Algorithm is going to get you (Kappitel 1)

“So on a scale of 0-10 with 10 being worst pain imaginable and 0 being no pain where would you score your pain………….. just roughly…………. to give me an idea………. so that I’ve got a baseline…… maybe for the last week or so…… an average….. out of 10….. JUST GIVE ME A NUMBER!”

The latter part, I hope obviously, is soliloquy. But it conveys frustration felt by physios the world over. All I want is a number to write down so I can carry on with my assessment algorithm. The next step in the chain. But are we collecting data for its own sake? Do we have a purpose other than routine? How much do we gain from pseudo-quantification of a subjective phenomena? And how much do we lose?

On reflection I’ve always felt awkward trying to coerce someone to score their pain. Have you ever noticed how frustrated they can become? Pain is subjective. By its nature difficult to score. Which is why some won’t score no matter how hard you push, others clam up, many insist on 0.5 decimals, others score 11 out of 10! All indicators of discomfort with the process. And whilst I see its intended target (grasping severity) equally it can be dismissive of their experience.

It’s an odd concept. Consider asking people to score other subjective experiences out of 10. When your partner says they love you. (Or hate you!) When your dad says he is proud of you. When your friend tells you they hope to get a new job. When your child is sad because they are being bullied at school. How would each react to being asked to score these experiences? They’re describing a feeling, a subjective experience. By asking them to score this we may invalidate their experience. Open it to comparison. Some experiences become more valid than others. Intensity and quality are appropriate to measure but can be gained without numbers.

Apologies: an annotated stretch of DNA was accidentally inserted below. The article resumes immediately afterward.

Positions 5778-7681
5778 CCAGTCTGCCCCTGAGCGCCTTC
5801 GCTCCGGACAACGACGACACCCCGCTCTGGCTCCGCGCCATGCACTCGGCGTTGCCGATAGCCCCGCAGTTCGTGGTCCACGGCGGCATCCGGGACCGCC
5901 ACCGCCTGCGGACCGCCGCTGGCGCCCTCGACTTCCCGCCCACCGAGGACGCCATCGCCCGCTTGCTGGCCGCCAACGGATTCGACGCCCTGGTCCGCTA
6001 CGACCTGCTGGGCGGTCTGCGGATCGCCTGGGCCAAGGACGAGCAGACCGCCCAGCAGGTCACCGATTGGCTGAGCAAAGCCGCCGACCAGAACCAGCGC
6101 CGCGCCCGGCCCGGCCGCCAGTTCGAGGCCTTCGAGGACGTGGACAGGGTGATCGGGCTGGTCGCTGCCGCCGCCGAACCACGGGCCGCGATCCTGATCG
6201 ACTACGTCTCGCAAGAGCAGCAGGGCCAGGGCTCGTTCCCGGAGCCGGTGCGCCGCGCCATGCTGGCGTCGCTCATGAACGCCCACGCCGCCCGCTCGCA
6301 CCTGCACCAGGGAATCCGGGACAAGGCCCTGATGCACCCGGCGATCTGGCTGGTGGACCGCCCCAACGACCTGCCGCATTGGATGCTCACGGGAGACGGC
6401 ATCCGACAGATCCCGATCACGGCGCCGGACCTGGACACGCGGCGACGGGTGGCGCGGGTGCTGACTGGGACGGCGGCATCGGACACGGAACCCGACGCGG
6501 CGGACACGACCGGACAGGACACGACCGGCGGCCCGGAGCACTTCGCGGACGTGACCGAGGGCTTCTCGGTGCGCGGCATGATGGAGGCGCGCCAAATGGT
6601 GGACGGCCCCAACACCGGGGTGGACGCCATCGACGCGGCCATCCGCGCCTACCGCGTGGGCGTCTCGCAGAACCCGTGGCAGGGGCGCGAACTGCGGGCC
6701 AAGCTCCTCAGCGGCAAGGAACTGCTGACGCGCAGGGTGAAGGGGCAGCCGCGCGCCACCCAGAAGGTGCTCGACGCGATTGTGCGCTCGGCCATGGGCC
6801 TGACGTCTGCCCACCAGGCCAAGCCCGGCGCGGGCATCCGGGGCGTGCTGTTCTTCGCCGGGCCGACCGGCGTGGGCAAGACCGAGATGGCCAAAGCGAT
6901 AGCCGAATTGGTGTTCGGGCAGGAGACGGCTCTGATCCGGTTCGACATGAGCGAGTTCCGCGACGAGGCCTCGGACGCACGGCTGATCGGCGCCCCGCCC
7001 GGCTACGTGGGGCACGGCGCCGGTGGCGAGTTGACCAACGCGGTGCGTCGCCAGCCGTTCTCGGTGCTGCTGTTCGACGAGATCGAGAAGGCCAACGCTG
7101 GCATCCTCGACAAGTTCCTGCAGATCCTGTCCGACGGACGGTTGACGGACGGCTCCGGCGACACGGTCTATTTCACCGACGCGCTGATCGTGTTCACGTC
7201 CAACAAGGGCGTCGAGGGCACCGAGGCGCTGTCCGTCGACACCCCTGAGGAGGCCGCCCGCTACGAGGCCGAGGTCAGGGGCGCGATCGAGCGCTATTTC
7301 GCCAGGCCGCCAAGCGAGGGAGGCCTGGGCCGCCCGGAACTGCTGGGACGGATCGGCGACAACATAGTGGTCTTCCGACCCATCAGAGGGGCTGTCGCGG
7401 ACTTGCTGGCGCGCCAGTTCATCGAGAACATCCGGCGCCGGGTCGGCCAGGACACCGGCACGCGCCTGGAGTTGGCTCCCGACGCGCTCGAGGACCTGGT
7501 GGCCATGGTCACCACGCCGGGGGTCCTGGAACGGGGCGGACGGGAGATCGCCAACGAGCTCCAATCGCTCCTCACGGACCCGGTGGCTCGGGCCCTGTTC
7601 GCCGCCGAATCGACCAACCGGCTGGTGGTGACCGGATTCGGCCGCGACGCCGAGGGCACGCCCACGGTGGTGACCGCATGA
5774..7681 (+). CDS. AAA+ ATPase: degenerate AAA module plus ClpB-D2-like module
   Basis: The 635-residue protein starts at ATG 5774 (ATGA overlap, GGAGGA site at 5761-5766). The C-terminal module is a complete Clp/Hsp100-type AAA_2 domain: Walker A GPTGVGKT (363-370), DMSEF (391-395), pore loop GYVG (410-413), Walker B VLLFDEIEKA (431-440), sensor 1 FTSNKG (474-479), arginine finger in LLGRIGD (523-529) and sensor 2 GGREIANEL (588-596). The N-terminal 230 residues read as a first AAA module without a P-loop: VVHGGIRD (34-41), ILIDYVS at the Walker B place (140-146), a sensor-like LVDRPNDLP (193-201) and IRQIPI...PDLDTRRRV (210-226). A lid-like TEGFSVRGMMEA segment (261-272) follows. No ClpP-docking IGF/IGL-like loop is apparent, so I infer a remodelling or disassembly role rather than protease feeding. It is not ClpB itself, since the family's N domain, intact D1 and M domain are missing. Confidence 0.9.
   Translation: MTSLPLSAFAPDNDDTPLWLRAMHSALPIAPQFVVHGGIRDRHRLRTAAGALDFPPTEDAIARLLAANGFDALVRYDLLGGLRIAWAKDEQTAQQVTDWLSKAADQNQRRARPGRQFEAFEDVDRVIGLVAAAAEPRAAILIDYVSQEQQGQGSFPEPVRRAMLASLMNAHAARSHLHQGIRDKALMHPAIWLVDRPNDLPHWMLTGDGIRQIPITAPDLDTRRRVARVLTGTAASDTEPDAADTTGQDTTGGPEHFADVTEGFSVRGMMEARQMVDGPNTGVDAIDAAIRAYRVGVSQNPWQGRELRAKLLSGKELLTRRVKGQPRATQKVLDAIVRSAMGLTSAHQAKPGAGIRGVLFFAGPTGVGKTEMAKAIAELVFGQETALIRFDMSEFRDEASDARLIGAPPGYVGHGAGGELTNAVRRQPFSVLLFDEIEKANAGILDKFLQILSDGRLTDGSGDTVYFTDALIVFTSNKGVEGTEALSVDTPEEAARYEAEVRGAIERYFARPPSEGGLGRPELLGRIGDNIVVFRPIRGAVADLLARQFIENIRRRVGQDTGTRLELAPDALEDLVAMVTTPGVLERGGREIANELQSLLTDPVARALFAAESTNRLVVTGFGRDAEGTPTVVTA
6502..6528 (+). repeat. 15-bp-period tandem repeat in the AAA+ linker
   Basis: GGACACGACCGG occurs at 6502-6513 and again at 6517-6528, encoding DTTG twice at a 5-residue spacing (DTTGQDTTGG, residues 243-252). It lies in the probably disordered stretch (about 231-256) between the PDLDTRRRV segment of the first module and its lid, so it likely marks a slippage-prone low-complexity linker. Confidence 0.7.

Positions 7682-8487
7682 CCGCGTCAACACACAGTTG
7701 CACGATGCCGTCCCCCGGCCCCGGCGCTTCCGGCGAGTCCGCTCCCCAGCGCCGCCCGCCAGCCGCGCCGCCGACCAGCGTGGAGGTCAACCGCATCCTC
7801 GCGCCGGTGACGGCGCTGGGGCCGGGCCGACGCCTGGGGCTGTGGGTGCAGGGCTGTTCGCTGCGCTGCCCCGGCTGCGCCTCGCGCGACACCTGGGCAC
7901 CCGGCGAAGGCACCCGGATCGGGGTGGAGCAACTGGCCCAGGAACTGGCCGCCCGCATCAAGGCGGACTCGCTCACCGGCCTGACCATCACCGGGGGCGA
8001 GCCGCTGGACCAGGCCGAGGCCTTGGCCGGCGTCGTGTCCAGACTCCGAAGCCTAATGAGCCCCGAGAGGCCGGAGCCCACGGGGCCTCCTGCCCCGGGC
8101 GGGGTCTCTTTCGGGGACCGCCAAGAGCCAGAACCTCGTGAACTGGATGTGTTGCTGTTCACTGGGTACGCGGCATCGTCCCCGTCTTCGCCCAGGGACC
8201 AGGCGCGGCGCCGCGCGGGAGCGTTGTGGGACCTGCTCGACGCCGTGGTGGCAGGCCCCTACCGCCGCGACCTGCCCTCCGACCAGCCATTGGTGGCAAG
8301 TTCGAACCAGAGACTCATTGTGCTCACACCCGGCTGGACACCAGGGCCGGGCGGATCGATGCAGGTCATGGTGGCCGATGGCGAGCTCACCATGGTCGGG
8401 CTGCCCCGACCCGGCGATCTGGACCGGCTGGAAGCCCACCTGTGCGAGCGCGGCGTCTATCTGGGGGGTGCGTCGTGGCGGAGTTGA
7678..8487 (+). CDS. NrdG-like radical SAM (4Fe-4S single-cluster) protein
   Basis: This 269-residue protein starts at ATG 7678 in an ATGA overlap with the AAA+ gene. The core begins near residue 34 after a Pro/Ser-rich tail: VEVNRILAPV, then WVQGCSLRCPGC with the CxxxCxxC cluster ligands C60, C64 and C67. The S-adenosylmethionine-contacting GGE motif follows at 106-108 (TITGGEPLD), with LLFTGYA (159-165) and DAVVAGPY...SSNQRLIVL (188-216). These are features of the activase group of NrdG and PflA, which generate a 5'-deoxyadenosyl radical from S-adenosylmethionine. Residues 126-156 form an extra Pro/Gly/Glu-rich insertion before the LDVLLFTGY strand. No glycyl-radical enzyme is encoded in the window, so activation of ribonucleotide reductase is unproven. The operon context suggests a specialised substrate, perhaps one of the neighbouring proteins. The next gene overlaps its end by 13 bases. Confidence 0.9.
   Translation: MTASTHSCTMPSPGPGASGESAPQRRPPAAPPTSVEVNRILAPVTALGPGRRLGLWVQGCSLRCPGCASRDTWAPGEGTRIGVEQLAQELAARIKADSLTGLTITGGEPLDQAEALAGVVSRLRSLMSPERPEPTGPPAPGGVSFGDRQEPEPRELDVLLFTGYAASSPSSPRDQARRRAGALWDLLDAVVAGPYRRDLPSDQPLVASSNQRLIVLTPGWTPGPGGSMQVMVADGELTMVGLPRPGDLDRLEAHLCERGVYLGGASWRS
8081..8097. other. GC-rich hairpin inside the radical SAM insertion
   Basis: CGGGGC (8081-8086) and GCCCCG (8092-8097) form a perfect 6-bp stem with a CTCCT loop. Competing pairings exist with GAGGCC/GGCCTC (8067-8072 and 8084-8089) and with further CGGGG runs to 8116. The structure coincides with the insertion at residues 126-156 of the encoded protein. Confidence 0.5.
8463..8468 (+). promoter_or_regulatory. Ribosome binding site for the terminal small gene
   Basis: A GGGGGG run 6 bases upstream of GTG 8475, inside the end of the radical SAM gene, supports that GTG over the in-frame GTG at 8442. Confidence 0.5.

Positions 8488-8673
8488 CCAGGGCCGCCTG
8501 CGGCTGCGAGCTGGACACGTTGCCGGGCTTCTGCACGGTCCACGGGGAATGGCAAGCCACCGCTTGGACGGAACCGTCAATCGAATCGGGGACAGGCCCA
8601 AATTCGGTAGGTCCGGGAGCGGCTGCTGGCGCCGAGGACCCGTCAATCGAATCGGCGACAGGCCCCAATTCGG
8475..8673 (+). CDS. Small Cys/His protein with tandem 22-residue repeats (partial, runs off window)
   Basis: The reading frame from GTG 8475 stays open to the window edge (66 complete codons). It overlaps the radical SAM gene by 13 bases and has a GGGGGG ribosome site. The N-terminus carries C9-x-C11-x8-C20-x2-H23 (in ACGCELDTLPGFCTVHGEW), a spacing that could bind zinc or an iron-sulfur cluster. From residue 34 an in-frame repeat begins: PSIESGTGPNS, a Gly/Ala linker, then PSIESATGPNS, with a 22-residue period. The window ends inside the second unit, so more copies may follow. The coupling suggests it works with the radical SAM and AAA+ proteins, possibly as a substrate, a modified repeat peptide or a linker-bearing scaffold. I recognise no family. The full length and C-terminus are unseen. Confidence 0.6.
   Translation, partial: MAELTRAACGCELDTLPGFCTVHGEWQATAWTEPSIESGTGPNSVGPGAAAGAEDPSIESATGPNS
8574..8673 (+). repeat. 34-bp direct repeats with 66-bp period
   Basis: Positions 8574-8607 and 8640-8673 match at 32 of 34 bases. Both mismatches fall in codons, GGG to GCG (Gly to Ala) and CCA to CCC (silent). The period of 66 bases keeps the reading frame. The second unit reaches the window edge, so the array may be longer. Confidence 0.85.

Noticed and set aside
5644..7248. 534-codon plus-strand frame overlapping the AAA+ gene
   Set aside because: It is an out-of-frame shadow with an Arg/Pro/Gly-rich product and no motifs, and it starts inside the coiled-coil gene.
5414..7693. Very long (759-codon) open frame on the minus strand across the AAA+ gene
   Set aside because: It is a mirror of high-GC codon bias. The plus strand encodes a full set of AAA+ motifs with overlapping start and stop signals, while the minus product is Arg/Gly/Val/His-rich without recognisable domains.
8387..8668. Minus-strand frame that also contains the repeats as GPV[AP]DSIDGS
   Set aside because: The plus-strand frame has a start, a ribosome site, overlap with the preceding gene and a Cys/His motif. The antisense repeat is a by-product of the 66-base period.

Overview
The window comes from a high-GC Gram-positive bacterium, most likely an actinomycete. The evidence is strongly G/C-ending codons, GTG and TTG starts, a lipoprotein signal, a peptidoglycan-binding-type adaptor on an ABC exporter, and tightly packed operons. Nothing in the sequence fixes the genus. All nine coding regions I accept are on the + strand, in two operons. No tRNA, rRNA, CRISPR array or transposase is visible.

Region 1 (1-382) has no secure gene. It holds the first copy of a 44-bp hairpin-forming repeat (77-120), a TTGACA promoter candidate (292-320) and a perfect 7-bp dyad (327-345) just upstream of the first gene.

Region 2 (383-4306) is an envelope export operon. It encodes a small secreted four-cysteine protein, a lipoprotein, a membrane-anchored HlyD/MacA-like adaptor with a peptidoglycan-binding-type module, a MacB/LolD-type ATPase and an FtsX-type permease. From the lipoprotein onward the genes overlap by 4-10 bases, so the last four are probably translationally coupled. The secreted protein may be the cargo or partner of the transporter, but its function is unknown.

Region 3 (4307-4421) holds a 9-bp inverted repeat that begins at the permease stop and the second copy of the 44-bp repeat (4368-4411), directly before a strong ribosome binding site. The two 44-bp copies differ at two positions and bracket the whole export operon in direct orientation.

The subjective risks becoming a quantitative data collection process. That can be measured. That act as markers. There is a deep rooted attraction to objective, mathematical data. It is neat, concise and ‘accurate’. I always remember a lad I played footy with at Uni doing a Maths degree. He’d often get a mark of 100% in some of his modules! (I wonder how many University essays are marked at 100%) The hope with algorithm is that it’s mathematical, methodical and if you get things just right it’s 100% guaranteed. All you need is comprehensive data and a robot. Magic!


So can health be reduced to data? Can science be reduced to numbers? Can pain be reduced to a score? Of course some people can score pain without inner turmoil. But when we force a subject to be an object we lose something. In the same way if we force objective data into purely subjective. Imagine the difference between describing your favourite song, painting, game compared to actually seeing, hearing, experiencing or observing this in person. Hence “a picture paints a thousand words” (although even this is subject to interpretation). The danger of algorithm is that we force their story into numbers and measurements and miss powerful words and narrative. Allow them to paint a picture, not colour by numbers.

flanagan quote

No calls should be made to abandon objective data. Rather gather it appropriately. It does ask questions of how we collect meaningful data. Can we capture qualitative outcome measures? We need in this age to show our impact. This is easier in number. We are also keen to distance ourselves from alternative therapies. This has pushed us away from non-numeric outcomes in order to be viewed “real” science. Our fear is that alternative therapies may produce positive data. Rightly so we should aim higher than this. But should we throw it out?

What about in science? The VAS (Visual Analogue Score) and NRS (Numeric Rating Score) are commonly used in research and has been shown reliable but no way of measuring pain accurately exists (construct validity). The pain experience then becomes ordinal data (or even interval/ratio). As a surrogate measure VAS may still has a role in research but clinically it is more questionable. Does using VAS make a better clinician?

Matt Dancigers blog challenges the purpose of outcomes nicely. Are outcomes patient centred or are they focused on the outcomes of the clinician or research funders? Are longterm health outcomes clinically more useful than immediate pain or function? Not to dismiss pain and function. These are often the reason for seeking intervention. But I wonder by stopping short of health (at pain and functional improvement) do our long term effects suffer?